Marie Benedict, http://www.authormariebenedict.com/, was a 24-year-old corporate lawyer in NYC in the mid-1990s. As a result, Benedict was often the only woman in the room. Thus readers can understand the title of her most recent book, The Only Woman in the Room about Hedy Lamarr, bio-fiction.
The only woman in the room has a dual meaning to me. First, Hedy Lamarr would be the only woman in the room because of her beauty and presence. Second, she was often the only woman in the room of men because of her first husband’s business dealings. She was the ornament; little did Friedrich Mandl know of her superior intellect and her ability to remember conversations. Mandl was interested in possessing her because of her beauty.
Hedwig Eva Maria Kiesler was born in Vienna, Austria-Hungary in 1914. Her parents were well-to-do; her father was a banker. Her mother, Gertrud Lichtwitz Kiesler, gave up a promising career as a concert pianist when she married Emil Kiesler, a banker. Hedy was their only child, doted upon by her father while her mother kept Hedy in check with her negative comments. As a result, Hedy felt a chasm between her and her mother.
Benedict begins the book with Hedy on stage starring as the nineteenth-century Bavarian empress Elizabeth. At the end of the performance, a parade of ushers starts toward the stage, all of the ushers holding bouquets of flowers. Hedy feels quite alarmed by the “grandiose gesture with its inappropriate, very public timing.” She cannot think who would be so unwise as to single her out in such a public way. She is not only alarmed, but also embarrassed. Hedy realizes too that the flowers are hothouse flowers, obviously expensive. Below is a picture of Empress Elizabeth.
When the audience sits down after a thunderous standing ovation, one man is left standing “in the center of the third row, the most prized seat in the theater.” He is staring at Hedy. She presumes the flowers are his ostentatious gift to her.
The card on the flowers let Hedy know they are from Friedrich Mandl, a wealthy munitions manufacturer. Mandl is heavy-handed and knows what he wants. He wants Hedy Kiesler, so he pursues her in this showy manner. He continues sending flowers, but after the first night, the flowers go direclty to fill Hedy’s dressing room. Mandl asks to take Hedy to dinner, but she does not answer him; she knows Mandl’s chauffer is waiting at the stage door, so she slips out another door.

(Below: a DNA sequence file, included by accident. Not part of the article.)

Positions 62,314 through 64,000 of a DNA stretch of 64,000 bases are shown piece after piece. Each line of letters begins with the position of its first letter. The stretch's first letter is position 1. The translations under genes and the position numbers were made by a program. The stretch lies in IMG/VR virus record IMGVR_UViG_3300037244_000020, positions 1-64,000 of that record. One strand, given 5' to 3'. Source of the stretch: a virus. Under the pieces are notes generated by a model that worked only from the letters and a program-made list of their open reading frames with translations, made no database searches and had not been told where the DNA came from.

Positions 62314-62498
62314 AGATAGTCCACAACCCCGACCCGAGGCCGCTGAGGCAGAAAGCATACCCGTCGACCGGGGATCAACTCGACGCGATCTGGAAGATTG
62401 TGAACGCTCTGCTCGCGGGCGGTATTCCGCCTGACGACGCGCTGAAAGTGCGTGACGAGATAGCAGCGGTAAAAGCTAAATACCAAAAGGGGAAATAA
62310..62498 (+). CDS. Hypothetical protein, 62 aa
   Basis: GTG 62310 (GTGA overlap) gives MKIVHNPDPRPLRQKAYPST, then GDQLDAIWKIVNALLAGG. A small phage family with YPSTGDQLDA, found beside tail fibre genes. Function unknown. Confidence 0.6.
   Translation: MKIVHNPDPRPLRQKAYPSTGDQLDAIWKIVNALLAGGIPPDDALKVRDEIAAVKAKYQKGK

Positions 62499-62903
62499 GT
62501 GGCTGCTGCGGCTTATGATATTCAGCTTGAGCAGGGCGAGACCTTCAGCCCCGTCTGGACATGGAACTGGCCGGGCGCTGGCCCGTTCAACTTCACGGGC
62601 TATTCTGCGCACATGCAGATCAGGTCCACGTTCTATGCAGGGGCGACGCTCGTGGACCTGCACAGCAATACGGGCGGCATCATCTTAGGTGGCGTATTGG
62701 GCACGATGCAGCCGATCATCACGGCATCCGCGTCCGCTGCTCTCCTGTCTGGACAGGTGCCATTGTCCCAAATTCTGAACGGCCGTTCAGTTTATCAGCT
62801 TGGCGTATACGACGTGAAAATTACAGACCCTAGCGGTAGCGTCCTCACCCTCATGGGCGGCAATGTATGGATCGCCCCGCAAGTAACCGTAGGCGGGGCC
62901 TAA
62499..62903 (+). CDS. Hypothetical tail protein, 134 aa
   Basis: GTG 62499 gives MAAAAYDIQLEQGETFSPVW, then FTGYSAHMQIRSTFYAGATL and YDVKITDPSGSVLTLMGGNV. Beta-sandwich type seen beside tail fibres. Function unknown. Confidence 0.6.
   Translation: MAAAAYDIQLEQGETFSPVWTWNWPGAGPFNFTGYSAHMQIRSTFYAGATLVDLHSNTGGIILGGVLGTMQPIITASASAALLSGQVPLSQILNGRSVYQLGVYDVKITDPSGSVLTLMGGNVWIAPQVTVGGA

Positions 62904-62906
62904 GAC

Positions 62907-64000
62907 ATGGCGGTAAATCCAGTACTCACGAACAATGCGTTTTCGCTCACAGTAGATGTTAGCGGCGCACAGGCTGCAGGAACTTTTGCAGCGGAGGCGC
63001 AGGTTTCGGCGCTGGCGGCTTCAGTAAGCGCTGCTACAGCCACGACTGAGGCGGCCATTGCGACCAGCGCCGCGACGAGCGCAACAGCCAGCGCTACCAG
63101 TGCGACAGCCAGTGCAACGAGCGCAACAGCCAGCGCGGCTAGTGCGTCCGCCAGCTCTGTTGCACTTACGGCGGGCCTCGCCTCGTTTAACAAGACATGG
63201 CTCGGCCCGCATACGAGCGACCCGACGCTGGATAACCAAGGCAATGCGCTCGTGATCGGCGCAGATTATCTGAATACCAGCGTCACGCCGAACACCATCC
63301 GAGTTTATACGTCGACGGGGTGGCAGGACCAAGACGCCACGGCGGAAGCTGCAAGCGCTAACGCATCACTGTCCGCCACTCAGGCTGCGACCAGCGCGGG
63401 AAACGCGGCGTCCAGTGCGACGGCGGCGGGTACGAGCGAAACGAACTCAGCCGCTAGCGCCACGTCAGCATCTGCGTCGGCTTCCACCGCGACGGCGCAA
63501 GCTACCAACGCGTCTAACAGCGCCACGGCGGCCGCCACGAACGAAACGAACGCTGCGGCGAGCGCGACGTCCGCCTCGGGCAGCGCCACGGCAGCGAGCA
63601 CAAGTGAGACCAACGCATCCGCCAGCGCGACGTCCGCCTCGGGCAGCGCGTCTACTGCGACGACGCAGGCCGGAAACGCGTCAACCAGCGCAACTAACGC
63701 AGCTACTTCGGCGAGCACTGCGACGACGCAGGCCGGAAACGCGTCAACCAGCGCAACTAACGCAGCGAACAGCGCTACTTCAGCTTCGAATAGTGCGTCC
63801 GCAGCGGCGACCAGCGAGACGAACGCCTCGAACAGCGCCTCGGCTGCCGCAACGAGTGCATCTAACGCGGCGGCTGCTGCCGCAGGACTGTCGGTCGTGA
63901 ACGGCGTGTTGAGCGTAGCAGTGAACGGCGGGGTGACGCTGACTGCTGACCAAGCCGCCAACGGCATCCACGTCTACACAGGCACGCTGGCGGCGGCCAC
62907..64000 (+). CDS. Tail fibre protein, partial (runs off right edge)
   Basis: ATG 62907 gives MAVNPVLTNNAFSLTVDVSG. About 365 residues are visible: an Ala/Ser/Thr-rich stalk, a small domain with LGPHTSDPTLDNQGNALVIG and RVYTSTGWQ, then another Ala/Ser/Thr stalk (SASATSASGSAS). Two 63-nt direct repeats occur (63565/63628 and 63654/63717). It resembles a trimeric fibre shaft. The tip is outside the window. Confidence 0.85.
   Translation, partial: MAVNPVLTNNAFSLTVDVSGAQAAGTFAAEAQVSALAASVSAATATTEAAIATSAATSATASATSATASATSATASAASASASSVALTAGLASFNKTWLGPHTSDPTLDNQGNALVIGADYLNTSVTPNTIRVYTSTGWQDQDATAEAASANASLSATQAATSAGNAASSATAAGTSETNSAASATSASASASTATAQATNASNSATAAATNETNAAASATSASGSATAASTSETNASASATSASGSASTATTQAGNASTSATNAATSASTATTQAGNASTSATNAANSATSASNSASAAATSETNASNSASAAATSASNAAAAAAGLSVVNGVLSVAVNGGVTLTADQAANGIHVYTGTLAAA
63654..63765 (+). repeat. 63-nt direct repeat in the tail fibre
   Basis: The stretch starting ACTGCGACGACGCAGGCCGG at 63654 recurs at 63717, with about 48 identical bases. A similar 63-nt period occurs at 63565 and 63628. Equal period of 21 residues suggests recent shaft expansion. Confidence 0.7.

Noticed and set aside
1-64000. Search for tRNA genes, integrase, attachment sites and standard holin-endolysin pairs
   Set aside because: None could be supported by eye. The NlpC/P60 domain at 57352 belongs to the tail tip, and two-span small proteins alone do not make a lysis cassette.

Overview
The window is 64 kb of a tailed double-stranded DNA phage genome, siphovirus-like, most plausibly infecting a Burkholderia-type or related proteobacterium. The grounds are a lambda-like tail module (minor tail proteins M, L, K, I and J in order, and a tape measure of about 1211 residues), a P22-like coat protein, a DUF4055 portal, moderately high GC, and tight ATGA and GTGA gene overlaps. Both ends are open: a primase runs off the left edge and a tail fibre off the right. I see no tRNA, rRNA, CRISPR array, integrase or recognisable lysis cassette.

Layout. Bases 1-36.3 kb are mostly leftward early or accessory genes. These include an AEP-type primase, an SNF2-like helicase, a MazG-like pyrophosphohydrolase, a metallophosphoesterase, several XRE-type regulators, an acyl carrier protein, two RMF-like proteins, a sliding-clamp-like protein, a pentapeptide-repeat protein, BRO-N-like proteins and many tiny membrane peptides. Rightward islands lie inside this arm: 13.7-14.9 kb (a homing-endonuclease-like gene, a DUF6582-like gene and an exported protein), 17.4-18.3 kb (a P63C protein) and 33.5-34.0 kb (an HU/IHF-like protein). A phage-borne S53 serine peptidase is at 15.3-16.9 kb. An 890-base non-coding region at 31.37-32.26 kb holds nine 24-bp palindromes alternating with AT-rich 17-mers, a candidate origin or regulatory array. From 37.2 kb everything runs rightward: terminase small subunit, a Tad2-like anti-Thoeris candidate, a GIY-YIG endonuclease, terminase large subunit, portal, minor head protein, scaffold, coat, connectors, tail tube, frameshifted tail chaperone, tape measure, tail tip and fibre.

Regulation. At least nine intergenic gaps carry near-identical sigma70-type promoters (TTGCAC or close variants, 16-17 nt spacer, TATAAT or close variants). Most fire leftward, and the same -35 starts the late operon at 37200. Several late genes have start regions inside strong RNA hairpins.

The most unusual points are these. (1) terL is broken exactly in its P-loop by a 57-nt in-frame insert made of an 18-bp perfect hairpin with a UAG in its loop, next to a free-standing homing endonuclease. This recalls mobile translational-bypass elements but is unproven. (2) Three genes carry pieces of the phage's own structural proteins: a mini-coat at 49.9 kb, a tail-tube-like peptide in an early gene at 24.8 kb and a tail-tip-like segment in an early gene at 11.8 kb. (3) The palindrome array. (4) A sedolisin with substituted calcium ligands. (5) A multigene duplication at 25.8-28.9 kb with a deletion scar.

Soon, Mandl sends a letter to Hedy’s parents asking for the opportunity to dine with their daughter. Reluctantly, Emil, Hedy’s father, tells Hedy that she must have dinner with Mandl. Emil fears the growing unrest in Europe and the strikes against Jews will be coming closer and closer to Austria. He knows that Mandl can protect Hedy and possibly her Jewish parents. Emil also fears the repercussions that Mandl could wield against him and his bank if Hedy refuses to dine with him. The family is in an intolerable position. And did I mention that Hedy is only 19 years old?
Hedy does have dinner with Mandl and then more dinners follow. Quite soon, he asks her to marry him. She is captivated by his charm and wealth; he treats her well. She finds herself attracted to him despite the age difference and the fact that he is not really a handsome man. She agrees to marry him, so he takes her and her mother to Paris to buy a wedding gown and other dresses. She finds a wedding gown she thinks is perfect, but he refuses it and chooses another one himself, one in black and white. Anything is lovely on Hedy, so she agrees to the dress.
Early in the book, Hedy reveals she has made a movie, Ecstasy, in which she is nude and plays a vividly realistic love scene. She regrets having made the movie even though at the time she thought the nudity and love scene fit the script. In returning to live theater, Hedy hopes to put Ecstasy behind her. She almost succeeds until one evening when she and Mandl are entertaining some high-powered business associates, Mandl decides to show Ecstasy over Hedy’s protests. Mandl does not know about the nude love scene.
When that scene comes on, Mandl is apoplectic and turns the projector off. From that moment on, Hedy is his prisoner. He has extra locks put on the doors and she has no access to keys. He allows her out only with him or only when he has advance notice that she will visit her parents or go shopping, but always chaperoned.
As readers can imagine, Hedy chafes at this imprisonment and her feelings for Mandl change. Not only does he keep her a prisoner, but his attitude toward her has changed. He regards her as his possession and rapes her, treating her savagely. Naturally, Hedy plots to escape from him. Her first attempt fails, mainly because the servants are spies and they betray her.
With her intellect, however, Hedy will not be denied. She plans more carefully, even hiring a young maid who, in certain lights, will look like Hedy. Before she can put the plans into effect, Mandl hosts a dinner to which Hedy is not invited, but she slips into the hallway and determines who some of the guests are; one of them is Hitler.